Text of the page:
Group challenging countys zoning decision for major Point Wells development
Neighbors say the Point Wells project breaks state laws and Snohomish County rules.
Snohomish County's zoning for Point Wells breaks state growth laws and the county's own rules, according to attorneys for Woodway, Shoreline and a community group.
The project would put just over 3,000 homes at the end of a dead-end, two-lane road and create too much traffic, they argued. And although the developer has promised to build a stop for Sound Transit's Sounder commuter train, opponents say there are no definite plans for such a station and, therefore, cannot count on that to relieve some of the traffic.
"We can't have planning based on a rich person saying he's going to do something," said Wayne Tanaka, an attorney for the upscale residential community of Woodway.
Woodway, like other neighbors, would like to see smaller development of homes and businesses on the property, Tanaka said.
Attorneys for the county and developer BSRE Point Wells defended the zoning during Wednesday's three-and-a-half-hour hearing at the county campus in Everett. The state Growth Management Hearings Board board has until April 25 to reach a decision.
The Tulalip Tribes also have joined the case as a "friend of the court" observer to try to protect historical artifacts and fishing rights that might be harmed by development. The Snohomish Tribe, one of the members of the Tulalip tribal confederation, historically lived in areas stretching from Richmond Beach to the north.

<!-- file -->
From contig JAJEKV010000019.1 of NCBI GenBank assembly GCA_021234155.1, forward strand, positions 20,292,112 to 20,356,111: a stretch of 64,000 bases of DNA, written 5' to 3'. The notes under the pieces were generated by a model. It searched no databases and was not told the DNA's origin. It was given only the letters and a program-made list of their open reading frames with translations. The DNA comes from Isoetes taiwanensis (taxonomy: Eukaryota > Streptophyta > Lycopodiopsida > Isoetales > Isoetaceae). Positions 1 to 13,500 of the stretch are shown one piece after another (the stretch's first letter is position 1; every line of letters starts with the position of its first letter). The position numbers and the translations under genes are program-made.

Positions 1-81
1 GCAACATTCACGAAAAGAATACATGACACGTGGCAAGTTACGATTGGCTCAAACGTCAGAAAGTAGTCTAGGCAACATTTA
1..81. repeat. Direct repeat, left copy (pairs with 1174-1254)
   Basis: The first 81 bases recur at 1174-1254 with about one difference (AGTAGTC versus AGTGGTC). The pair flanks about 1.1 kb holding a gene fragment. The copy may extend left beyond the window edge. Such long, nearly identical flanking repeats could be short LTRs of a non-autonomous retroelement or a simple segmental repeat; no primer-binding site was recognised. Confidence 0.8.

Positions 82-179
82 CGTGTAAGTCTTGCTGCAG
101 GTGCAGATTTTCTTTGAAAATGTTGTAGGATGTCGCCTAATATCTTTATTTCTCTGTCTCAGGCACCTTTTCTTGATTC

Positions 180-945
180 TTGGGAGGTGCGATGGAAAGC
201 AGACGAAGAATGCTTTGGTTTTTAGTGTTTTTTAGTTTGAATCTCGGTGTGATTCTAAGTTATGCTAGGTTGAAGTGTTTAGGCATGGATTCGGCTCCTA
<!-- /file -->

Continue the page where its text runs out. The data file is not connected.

A reversal of county zoning wouldn't necessarily stop the Point Wells development.
The developer's attorneys say the development rules can't be changed since their initial plans have already been accepted by the county. County planners aren't so sure.
On Friday the developer is set to turn in more plans that even the county agrees would lock rules in place.
Point Wells is now home to aging fuel tanks and an asphalt plant. BSRE Point Wells is part of Alon Group, a real estate and energy company headquartered in Israel.
One of Alon's principals, Israeli attorney Shraga Biran, envisions transforming the 61-acre site into a signature development with some buildings as tall as 18 stories. He's enlisted the help of world-class architects to do it, promising cutting edge environmental techniques, European design and public access to the waterfront.
The County Council changed zoning at the site from industrial to an urban center in 2009. Last year, the county finalized its rules for urban centers. The rules allow for buildings of up to 180 feet -- about 18 stories -- if certain conditions are met.
The county's other urban centers are near Everett, Lynnwood and Bothell. All are on highways or freeways. The County Council qualified Point Wells for the zoning by allowing high-capacity mass transit, such as a rail line, as an alternative.
Noah Haglund: 425-339-3465; email@example.com.
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